By Kathy Finn
NEW ORLEANS, March 19 The chief executive of
Transocean Ltd, owner of the rig destroyed after BP
Plc's Macondo well blew out in 2010, testified on Tuesday
that his workers made mistakes that day, but were not
responsible for overall safety at the site.
Steven Newman, who had been CEO for less than two months
when the blowout occurred, was emotional at times as he spoke of
the company's responsibilities prior to the accident that killed
11 people and caused the worst U.S. offshore oil spill.
"We acknowledge that we should have done more," he said
under questioning by a lawyer for Transocean, in the fourth week
of a civil trial to determine blame for the spill.
Newman's voice shook as he spoke of the April 20, 1010
disaster on the Deepwater Horizon rig, but he denied that
Transocean cut corners when it came to safety procedures.
The Justice Department, the U.S. Gulf states affected and
other plaintiffs are suing BP, Transocean and other companies
for economic and environmental damages related to the spill. BP
accepts its role in the accident, but believes Transocean and
well-cementing provider Halliburton Co share the blame.
Newman said Transocean was in charge of safely performing
its own operations on the rig, but that overall responsibility
for safety at the well site rested solely with BP.
In the same New Orleans federal court two weeks ago before
U.S. District Judge Carl Barbier, a Transocean worker who was on
the Deepwater Horizon during the blowout acknowledged there was
a misinterpretation of trouble signs beforehand.
Newman discussed how Transocean responds to potentially
dangerous situations such as a "kick," which results when
unexpected pressure forces fluids upward through the well.
Company policy states a well should be shut in if a kick pushes
as much as 20 barrels of hydrocarbons through the drill hole.
The kick size may be a key point in finger-pointing between
Transocean and BP. In testimony on Monday, well control expert
Calvin Barnwell, who reviewed the incident for Transocean, said
about 39 barrels of fluid pushed up through the Macondo well in
the early afternoon on the day of the explosion.
Asked by a BP lawyer if he agreed BP was "entitled to rely
on Transocean" to shut in the well after the 39-barrel kick,
Barnwell answered yes.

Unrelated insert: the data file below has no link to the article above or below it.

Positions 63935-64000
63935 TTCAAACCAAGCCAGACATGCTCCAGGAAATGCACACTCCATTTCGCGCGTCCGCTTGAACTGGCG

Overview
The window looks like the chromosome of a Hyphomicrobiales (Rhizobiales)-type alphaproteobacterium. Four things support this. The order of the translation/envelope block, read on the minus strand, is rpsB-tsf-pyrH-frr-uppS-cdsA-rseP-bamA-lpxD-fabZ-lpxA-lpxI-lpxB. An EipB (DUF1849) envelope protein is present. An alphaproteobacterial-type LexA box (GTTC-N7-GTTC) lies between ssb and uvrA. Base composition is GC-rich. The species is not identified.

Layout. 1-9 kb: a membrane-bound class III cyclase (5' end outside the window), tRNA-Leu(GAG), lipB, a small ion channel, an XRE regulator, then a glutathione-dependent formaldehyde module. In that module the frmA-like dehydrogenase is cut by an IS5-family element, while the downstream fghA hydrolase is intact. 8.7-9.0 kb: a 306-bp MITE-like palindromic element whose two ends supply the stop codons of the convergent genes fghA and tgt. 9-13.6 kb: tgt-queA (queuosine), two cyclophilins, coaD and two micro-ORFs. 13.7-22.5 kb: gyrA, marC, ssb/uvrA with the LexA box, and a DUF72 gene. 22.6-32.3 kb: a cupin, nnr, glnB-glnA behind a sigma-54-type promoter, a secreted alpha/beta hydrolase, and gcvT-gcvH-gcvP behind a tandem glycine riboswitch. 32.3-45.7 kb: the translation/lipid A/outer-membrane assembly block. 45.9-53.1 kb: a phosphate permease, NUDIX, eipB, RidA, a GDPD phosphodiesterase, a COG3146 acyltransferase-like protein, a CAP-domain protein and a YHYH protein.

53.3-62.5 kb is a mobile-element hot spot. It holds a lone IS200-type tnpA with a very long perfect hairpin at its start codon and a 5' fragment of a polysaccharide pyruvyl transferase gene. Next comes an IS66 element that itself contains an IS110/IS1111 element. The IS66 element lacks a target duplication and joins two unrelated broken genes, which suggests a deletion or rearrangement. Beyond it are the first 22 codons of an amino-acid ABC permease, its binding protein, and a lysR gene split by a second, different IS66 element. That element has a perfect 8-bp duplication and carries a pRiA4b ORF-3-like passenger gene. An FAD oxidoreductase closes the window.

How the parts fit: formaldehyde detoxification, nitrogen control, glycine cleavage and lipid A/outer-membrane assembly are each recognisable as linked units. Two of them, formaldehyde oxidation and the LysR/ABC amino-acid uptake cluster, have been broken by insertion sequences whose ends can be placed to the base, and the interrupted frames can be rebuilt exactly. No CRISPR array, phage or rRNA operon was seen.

Transocean has pleaded guilty to federal charges connected
with Clean Water Act violations and agreed to pay $1.4 billion
in criminal and civil fines and penalties.
As for the civil case before Barbier, the companies must
show any mistakes do not meet the legal definition of gross
negligence required for the highest amount of damages. BP has
already spent or committed $37 billion on cleanup, restoration,
payouts, settlements and fines.
Barbier scheduled a hearing for April 5 to consider BP's
objections to some of the "fictitious" and "absurd" oil spill
compensation claims addressed through a claims facility set up
On top of that, liabilities could stretch into the tens of
billions of dollars if Barbier determines BP or other defendants
were grossly negligent.
Establishing management responsibility could be important in
proving gross negligence. Robert Cunningham, a lawyer for the
plaintiffs, finished grilling of Newman by asking: "So you have
identified no management failures that caused or contributed to
"No," Newman said.
Newman has been well compensated for Transocean's very
public struggles over the past three years. According to a
company filing on Monday, his total 2012 pay package of $14
million is more than double the level of 2010, lifted by stock
and option awards and non-equity incentives.
Transocean shares, which traded in the $80 range prior to
Macondo, hit a seven-year low of $38.22 in late 2011, and have
staged a relatively dramatic recovery from that trough since
then. The stock closed at $52.22 on Tuesday.
Newman was on the stand in New Orlesan a day after
presenting at the Howard Weil energy conference across town,
where much of the talk was about the dramatic post-Macondo
revival of drilling in the deepest waters of the Gulf of Mexico
- described as the world's fastest-growing deepwater market.
"If a typical deepwater well is like going to the moon, then
the Gulf of Mexico ultra-deepwater frontier is like going to
Mars," Martin Craighead, CEO of oilfield services company Baker
Hughes Inc, said in a speech at the conference.
The court case is In re: Oil Spill by the Oil Rig "Deepwater
Horizon" in the Gulf of Mexico, on April 20, 2010, No.
10-md-02179, in the U.S. District Court, Eastern District of